Texas House approves a sweeping voting restrictions bill after multiple Democratic attempts to block it

Speaker of the House Dade Phelan, R-Orange, strikes his gavel as the House votes on an amendment to election bill SB1, Thursday, Aug. 26, 2021, in Austin, Texas.
Speaker of the House Dade Phelan, R-Orange, strikes his gavel as the House votes on an amendment to election bill SB1, Thursday, August 26, 2021, in Austin, Texas.
  • The Texas House of Representatives on Thursday approved SB1, a bill that will make voting more difficult in the state.
  • The bill bans drive-thru voting and 24-hour voting options, and puts in place additional ID requirements for absentee voters.
  • Democrats have tried to block the bill by staging walkouts and fleeing the state.
  • See more stories on Insider's business page.

On Thursday, the Texas House of Representatives approved a bill that will make voting more difficult in the state. The wide-ranging SB1 legislation was voted through 79-37 on party lines in the Republican-led House and will now move to the Senate, where it is likely to pass.

SB1 would ban drive-thru voting and 24-hour voting options, and put in place additional ID requirements for absentee voters.

Democrats have tried for months to prevent the bill from going through by breaking quorum, where two-thirds of lawmakers are required for business to carry on.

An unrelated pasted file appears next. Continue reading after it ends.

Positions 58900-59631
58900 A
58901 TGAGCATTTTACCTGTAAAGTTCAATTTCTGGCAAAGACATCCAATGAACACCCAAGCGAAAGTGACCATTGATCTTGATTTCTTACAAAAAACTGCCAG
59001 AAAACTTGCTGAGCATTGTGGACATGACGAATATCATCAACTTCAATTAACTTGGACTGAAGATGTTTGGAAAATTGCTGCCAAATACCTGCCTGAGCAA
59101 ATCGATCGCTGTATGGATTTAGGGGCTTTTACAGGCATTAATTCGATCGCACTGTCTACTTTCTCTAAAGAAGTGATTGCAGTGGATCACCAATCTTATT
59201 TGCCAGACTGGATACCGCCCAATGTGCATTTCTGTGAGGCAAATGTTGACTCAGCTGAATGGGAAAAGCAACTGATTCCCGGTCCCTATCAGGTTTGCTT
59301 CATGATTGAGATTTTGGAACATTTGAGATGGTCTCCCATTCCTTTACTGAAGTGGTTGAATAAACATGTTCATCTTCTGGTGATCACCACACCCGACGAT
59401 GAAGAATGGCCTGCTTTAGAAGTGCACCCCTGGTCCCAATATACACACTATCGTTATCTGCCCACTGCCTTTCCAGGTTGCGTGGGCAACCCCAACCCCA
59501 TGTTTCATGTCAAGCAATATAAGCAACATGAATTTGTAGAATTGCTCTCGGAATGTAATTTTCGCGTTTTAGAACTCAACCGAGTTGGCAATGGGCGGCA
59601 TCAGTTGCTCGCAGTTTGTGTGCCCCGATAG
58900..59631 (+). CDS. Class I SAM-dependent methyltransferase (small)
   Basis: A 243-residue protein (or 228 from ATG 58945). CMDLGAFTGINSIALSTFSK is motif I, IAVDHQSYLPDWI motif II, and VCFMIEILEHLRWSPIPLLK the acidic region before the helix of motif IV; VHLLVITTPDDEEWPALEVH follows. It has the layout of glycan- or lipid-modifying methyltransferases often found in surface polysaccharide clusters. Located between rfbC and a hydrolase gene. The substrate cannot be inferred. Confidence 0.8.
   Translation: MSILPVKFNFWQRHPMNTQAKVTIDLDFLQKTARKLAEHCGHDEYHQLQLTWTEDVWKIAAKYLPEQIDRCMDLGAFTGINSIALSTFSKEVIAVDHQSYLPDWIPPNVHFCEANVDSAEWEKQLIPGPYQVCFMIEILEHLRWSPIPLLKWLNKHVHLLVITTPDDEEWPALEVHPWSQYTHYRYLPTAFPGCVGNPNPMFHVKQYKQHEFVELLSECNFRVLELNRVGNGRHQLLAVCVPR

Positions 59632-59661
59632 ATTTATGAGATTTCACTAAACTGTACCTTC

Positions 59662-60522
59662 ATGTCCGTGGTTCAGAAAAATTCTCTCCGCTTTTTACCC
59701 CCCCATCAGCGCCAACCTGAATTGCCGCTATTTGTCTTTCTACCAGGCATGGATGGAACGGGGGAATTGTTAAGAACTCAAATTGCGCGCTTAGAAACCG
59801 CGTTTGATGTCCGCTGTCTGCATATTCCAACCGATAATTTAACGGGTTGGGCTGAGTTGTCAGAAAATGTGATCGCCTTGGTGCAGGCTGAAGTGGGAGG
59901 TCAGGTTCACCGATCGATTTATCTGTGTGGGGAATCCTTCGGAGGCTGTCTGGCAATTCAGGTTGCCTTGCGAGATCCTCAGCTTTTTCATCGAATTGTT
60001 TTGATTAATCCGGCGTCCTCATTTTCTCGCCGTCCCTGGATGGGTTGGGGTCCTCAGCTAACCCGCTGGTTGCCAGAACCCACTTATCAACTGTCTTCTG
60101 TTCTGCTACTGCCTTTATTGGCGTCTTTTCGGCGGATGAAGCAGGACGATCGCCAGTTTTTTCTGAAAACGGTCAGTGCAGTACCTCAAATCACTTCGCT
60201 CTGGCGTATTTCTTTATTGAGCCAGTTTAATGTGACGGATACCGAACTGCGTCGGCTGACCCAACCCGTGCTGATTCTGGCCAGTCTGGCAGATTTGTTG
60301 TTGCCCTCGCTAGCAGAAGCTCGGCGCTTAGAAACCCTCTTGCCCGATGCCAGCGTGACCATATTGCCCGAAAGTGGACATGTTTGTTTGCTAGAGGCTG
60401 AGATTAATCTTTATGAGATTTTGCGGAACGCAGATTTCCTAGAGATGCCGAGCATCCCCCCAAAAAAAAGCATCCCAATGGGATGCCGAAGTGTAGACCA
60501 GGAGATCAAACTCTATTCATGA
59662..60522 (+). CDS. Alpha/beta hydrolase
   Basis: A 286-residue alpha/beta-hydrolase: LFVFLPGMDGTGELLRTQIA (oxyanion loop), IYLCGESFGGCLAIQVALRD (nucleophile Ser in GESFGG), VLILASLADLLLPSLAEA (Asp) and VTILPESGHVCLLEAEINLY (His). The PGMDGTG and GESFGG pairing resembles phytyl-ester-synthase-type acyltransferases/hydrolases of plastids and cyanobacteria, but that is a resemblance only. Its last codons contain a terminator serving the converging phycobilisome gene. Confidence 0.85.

In late May, House Democrats walked out en masse to prevent a vote on the bill before a midnight deadline. And in July, when Texas Governor Greg Abbott called a special session, Democrats fled the state, with the governor threatening to arrest Democratic lawmakers.

After a two-month political impasse, enough Democrats returned to Austin last week to meet a quorum for the vote to take place.

In 12 hours of debate, Democrats said the legislation would affect people of color disproportionately, while Republicans maintained that the changes are safeguards for the election process, reported the Associated Press.

Officials from Harris County - the most populous county in Texas - have said that people of color made up the majority of people who used the 24-hour voting option, reported NPR.

The state joins other GOP states such as Arizona, Florida, and Georgia in enacting voting restriction laws after the 2020 election, where Trump supporters baselessly alleged widespread voter fraud.

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